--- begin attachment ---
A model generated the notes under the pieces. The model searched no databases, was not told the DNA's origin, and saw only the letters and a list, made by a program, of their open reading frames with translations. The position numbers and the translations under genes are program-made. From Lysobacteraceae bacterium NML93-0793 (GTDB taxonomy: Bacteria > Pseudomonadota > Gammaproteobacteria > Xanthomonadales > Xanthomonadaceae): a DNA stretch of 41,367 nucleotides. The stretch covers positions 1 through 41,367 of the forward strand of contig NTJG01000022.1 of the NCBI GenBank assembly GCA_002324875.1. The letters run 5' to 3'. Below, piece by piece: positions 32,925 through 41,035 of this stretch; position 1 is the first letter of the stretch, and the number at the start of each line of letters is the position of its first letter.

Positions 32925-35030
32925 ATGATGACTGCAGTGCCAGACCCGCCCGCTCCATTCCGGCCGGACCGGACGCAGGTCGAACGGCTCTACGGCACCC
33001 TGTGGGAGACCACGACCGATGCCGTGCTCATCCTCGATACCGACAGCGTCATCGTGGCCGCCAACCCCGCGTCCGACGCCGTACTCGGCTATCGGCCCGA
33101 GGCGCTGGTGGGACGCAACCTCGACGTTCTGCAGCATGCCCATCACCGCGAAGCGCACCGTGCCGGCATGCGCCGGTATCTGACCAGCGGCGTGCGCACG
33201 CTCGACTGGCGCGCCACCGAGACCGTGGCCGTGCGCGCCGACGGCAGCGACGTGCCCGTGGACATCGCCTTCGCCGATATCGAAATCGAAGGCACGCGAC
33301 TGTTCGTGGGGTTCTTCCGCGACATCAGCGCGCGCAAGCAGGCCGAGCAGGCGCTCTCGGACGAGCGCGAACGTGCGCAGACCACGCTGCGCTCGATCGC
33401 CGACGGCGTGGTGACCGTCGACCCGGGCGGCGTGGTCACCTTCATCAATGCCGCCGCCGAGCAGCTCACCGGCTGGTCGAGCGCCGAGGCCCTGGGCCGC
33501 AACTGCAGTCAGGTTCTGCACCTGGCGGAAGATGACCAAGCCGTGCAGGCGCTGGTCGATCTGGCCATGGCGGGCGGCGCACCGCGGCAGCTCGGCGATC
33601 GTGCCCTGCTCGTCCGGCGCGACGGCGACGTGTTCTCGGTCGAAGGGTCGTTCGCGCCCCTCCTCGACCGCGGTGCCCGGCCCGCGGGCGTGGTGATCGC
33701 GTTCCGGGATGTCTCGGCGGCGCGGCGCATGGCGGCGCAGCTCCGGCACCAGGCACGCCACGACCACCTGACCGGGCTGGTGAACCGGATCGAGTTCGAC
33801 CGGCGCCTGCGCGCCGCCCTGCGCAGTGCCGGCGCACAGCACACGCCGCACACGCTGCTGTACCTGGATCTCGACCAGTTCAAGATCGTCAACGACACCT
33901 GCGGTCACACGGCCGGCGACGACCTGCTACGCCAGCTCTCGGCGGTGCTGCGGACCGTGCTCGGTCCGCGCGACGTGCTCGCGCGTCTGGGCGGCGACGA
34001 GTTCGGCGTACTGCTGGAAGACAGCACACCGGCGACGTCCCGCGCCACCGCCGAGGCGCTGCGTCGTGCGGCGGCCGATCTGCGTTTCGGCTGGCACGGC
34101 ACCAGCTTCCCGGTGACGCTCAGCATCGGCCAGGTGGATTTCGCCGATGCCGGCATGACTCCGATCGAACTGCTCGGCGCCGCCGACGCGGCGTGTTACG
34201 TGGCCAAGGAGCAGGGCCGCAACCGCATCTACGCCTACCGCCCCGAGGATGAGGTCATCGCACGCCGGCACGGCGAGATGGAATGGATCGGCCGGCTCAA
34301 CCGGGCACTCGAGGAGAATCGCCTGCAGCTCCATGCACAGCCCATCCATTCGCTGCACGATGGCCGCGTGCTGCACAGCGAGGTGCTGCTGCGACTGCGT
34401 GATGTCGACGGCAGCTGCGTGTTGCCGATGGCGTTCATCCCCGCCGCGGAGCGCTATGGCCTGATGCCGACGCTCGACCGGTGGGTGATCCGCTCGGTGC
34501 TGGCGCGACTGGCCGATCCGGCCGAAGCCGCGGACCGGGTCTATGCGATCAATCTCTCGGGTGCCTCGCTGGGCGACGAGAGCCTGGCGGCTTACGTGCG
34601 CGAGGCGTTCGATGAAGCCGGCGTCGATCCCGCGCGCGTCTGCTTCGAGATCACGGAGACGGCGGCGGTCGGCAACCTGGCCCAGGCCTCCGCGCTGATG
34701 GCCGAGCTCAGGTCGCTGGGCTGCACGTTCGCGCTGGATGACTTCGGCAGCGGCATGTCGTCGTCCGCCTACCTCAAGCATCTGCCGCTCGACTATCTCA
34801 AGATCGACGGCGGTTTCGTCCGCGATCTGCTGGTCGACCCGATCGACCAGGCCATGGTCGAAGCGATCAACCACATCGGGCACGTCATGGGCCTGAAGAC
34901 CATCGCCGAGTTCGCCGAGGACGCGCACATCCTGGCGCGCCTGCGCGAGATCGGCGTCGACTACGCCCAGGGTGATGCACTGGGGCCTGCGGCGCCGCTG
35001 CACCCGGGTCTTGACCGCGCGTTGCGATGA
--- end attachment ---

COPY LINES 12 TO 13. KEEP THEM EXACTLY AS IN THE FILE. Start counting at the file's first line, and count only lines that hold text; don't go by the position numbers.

33801 CGGCGCCTGCGCGCCGCCCTGCGCAGTGCCGGCGCACAGCACACGCCGCACACGCTGCTGTACCTGGATCTCGACCAGTTCAAGATCGTCAACGACACCT
33901 GCGGTCACACGGCCGGCGACGACCTGCTACGCCAGCTCTCGGCGGTGCTGCGGACCGTGCTCGGTCCGCGCGACGTGCTCGCGCGTCTGGGCGGCGACGA